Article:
Shuck and Jive

Wednesday, May 04, 2011

The Osama Spectacle and the Silencing of Dissent

As regular readers of this blog are aware, I am one of a growing number of Americans who have serious doubts regarding the official conspiracy theory of what happened on September 11th, 2001.

I have written about this before and you will find links to those posts and to other resources at the bottom of the sidebar.

I have joined other religious leaders such as David Ray Griffin, John B. Cobb, Walter Wink, Carol P. Christ, and Marvin Ellison, in signing this statement. The above are religious authors who I respect for their theological work and now respect even more for voicing their dissent.

And now Osama bin Laden (we are told) has been killed in Pakistan, his body DNA tested, and buried at sea all before you can say 'media circus'. The bonus is that this all happens after Obama trumps Trump over the "birther" nonsense. Now the "birthers" and the "truthers" can be linked together as tinfoil hat wearing moonbats. If you see no difference between the two, then there is little I can say.

I don't expect, you, my progressive friends, to go there with me. It is a dark place. I have no interest in losing friends and allies surrounding those things we share in common. I don't insist on my views even as occasionally I feel the need to share them.

However, perhaps you have felt a pit in your stomach the past few days. Maybe it is the jubilation. Maybe it's the media frenzy. Maybe it is all of the dead left in our wake the past decade in supposed search of this individual and others in our endless "war on terror". Maybe it is the ongoing feeling of being duped but you aren't sure how or when. Maybe it is the feeling that if you express these feelings and don't chant "USA! USA!" your family members, friends, co-workers, or boss will stuff an American flag in your mouth.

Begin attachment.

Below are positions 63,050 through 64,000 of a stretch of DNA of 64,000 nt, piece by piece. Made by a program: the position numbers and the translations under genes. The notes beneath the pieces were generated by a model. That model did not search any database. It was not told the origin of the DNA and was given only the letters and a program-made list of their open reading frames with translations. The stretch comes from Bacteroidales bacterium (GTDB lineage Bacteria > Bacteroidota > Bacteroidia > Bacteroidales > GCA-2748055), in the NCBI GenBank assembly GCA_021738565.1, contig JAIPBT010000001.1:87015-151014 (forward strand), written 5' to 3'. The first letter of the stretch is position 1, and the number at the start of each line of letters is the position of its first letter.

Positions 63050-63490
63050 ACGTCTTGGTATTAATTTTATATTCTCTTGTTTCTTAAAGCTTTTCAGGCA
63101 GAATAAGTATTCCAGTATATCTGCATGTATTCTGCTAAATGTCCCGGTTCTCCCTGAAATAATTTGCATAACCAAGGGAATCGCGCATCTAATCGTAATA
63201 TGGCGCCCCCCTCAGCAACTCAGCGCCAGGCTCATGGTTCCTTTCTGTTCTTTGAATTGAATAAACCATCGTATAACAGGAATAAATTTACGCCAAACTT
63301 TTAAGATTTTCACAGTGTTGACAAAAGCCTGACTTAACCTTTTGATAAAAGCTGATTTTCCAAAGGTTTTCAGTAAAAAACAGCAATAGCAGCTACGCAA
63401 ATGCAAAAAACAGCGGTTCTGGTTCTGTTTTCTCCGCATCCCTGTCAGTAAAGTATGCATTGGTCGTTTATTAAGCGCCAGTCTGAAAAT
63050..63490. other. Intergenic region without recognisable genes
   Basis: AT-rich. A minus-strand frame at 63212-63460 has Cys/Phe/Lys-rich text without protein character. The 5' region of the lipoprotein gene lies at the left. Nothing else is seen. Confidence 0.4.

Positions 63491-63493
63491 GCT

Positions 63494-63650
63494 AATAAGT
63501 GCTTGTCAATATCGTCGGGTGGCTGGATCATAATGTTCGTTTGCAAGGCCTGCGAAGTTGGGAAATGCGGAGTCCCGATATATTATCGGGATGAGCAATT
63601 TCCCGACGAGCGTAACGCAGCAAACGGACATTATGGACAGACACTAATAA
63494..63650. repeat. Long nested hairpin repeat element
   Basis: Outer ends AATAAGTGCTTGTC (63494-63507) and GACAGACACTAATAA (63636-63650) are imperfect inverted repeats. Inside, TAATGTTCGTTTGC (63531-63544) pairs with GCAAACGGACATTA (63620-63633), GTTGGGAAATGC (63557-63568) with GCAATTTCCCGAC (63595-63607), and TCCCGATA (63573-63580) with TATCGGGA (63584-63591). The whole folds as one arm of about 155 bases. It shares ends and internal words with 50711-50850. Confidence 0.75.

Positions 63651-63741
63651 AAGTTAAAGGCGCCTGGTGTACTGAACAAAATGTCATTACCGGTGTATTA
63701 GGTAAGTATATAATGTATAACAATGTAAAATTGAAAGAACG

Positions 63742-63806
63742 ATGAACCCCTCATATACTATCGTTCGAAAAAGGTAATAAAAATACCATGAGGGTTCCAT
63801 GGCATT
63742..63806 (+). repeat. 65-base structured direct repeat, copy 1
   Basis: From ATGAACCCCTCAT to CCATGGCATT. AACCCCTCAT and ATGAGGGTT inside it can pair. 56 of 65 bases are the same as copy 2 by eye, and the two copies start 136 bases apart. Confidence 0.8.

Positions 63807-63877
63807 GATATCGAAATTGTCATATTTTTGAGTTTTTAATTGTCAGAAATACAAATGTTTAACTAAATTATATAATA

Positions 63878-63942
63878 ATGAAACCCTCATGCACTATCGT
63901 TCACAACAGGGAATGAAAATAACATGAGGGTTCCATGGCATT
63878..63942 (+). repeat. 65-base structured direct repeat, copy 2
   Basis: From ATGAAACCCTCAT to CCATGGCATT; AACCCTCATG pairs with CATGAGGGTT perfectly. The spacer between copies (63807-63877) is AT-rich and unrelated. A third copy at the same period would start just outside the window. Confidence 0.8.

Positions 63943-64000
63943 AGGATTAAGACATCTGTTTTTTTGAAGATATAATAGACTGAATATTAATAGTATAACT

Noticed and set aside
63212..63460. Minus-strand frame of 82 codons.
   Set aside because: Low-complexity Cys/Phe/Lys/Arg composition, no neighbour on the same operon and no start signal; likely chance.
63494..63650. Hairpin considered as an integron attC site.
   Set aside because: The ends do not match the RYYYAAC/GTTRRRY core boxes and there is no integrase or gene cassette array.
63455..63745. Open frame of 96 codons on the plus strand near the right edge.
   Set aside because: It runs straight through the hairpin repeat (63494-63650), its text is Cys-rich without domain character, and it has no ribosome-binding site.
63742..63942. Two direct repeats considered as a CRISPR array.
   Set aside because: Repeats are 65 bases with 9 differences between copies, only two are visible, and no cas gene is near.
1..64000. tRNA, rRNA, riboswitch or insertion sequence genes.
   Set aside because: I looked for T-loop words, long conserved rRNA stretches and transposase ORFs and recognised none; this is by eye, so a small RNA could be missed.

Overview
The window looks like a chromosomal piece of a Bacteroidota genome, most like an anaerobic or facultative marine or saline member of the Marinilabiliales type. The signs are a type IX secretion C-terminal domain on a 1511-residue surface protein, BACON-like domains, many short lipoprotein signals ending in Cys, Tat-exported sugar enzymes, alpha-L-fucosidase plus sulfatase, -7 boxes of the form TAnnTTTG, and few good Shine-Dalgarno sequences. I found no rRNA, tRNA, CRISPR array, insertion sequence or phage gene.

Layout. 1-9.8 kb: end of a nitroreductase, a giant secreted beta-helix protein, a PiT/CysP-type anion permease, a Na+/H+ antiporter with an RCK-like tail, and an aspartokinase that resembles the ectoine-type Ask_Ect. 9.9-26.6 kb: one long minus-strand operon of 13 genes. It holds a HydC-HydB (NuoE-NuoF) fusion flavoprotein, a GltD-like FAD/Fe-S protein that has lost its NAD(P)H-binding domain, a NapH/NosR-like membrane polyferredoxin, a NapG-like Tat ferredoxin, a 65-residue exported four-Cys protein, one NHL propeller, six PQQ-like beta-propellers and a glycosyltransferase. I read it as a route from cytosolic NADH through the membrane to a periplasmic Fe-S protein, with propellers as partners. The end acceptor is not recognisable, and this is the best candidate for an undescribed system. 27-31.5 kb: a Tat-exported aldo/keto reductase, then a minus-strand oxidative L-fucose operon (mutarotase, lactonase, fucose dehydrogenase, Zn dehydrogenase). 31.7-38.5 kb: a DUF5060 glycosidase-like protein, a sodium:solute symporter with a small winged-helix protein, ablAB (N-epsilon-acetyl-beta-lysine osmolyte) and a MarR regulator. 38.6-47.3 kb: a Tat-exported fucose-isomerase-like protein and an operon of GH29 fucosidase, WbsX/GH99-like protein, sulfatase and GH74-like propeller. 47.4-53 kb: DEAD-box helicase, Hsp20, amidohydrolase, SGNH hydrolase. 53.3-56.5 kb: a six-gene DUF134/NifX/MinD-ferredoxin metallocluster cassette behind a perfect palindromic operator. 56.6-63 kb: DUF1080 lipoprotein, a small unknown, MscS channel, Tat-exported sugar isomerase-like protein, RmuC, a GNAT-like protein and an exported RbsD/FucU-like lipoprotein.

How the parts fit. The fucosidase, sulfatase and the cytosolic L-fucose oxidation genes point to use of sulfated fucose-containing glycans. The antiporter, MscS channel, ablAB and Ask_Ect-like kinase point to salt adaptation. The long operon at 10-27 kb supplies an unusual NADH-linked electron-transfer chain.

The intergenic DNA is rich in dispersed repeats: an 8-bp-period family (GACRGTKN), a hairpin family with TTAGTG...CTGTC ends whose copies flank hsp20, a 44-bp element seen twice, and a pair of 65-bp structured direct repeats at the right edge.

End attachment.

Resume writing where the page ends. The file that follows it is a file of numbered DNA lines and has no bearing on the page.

A Tale of Two Tweets

What I find disturbing is the silencing of dissent. I have two stories. Both have to do with tweeting. Yesterday, Jeff Wattrick of reported on a tweet by John Conyers III, the son of Congressman John Conyers. The son of the congressman sent the following tweet:

Wattrick followed up on that contacting not only the congressman's son but the congressman himself. The congressman's office had no comment. This seems reasonable. As embarrassing as it may be for a congressperson, I don't think it is the business of elected officials to be responsible for things their relatives say. Wattrick wrote:
So, why does this matter?

For starters, yeah, it’s big deal when the adult son (with his own leadership aspirations) of a powerful Congressman claims the U.S. government was complicit in the bloodiest foreign attack ever on American soil. Try to imagine Senator Arthur Vandenberg's children claiming FDR had prior knowledge of the Pearl Harbor attack during or after World War II.

And for the record, MLive didn’t go looking for John Conyers III’s opinion. This isn’t “gotcha journalism.” We didn’t ambush him with a tape recorder or camera. He made the decision to broadcast his views on a public social media site for the whole world to see.

Conspiracy theories, particularly Conyers III’s brand, are becoming something more than mere nuisance. Skepticism is virtue, but not at the expense of reason.